Article Title



Javier A. Zaragoza, Daniel J. Lawson, Quincy R. Johnson, Michael A. Trevino, Doug B. Smith & J. Jay Dawes

Oklahoma State University, Stillwater, Oklahoma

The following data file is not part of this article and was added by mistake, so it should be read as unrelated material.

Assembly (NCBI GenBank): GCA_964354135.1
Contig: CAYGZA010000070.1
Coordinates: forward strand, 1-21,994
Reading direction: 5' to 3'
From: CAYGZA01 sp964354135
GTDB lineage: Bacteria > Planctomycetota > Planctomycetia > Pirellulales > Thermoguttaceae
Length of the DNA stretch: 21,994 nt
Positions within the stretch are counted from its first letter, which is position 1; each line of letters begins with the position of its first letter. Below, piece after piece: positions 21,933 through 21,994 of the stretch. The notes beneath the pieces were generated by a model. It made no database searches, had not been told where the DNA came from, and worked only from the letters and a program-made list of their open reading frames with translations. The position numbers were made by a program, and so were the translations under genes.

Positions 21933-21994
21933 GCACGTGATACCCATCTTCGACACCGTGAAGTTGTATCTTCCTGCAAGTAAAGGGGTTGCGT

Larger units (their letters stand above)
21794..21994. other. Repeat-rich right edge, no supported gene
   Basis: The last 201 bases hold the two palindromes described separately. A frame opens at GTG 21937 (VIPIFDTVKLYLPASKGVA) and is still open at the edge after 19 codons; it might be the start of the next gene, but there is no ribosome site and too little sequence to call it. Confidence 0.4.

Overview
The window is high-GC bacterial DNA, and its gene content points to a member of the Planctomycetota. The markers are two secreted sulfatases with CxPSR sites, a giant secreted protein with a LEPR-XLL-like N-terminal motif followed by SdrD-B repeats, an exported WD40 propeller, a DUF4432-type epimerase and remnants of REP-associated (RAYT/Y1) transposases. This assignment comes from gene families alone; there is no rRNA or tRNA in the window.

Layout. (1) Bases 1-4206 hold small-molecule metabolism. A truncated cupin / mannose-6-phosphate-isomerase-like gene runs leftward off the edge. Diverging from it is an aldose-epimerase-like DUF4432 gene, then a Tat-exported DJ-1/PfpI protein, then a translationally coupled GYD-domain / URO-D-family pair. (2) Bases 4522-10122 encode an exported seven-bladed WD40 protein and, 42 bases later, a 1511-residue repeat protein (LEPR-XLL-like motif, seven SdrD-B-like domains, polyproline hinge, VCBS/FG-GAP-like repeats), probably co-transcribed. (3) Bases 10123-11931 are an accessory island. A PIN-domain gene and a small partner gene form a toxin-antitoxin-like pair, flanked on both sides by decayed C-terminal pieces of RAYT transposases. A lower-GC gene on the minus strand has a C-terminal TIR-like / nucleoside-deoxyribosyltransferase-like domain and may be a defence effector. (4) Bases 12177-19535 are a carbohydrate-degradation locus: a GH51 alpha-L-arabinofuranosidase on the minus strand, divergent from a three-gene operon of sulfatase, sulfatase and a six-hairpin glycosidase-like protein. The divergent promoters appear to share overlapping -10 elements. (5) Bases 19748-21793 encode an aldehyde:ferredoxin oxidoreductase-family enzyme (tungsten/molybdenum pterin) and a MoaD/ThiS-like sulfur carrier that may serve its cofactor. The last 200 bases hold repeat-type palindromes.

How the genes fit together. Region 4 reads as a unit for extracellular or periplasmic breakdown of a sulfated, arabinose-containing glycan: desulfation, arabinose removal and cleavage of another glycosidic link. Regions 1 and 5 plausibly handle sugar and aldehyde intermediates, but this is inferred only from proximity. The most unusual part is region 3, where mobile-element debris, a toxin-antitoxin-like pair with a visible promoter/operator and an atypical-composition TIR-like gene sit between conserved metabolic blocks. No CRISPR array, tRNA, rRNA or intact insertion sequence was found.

PURPOSE: To quantify and compare anthropometric and performance variables (i.e., counter movement jump (CMJ), lane agility, 10-yard sprint, and 300-yard shuttle run) between NCAA Division II men’s and women’s college basketball players. METHODS: Archived data for 30 (male=14; female=16) NCAA division II collegiate basketball players were used for this analysis. Anthropometric (height, weight, and wingspan) and performance (i.e., countermovement jump (CMJ), lane agility, 10-yard sprint, and 300-yard shuttle run) data were assessed. All data was analyzed using PASW software version 24.0 (SPSS Inc, Chicago, IL, USA). A series of Independent samples T-tests were used to determine significant differences between sexes. Effect sizes (d) calculation were also performed to determine the least amount of worthwhile difference. Statistical significance was set a priori (p < 0.05). RESULTS: Independent samples t-test revealed significant (p < 0.001) sex-related differences favoring males in all measured variables (CMJ height (29.74 ± 3.16in vs. 19.65 ± 2.11in; d = 3.76), 300yard shuttle run performance (55.93 ± 2.94s vs. 65.67 ± 3.64s; d = 3.06), lane agility (10.76 ± 0.61s vs. 12.04 ± 0.55s; d = 2.11) and 10-yard sprint times (1.67 ± 0.09s vs. 1.88 ± 0.08s; d = 2.58). CONCLUSION: These findings suggest that NCAA DII collegiate male basketball players perform better on measures of power, speed, and anaerobic endurance compared to their female counterparts. These sex-related differences are likely due to previous reports of larger type II fibers among males compared to females, resulting in greater cross-bridge activity during high-intensity efforts.

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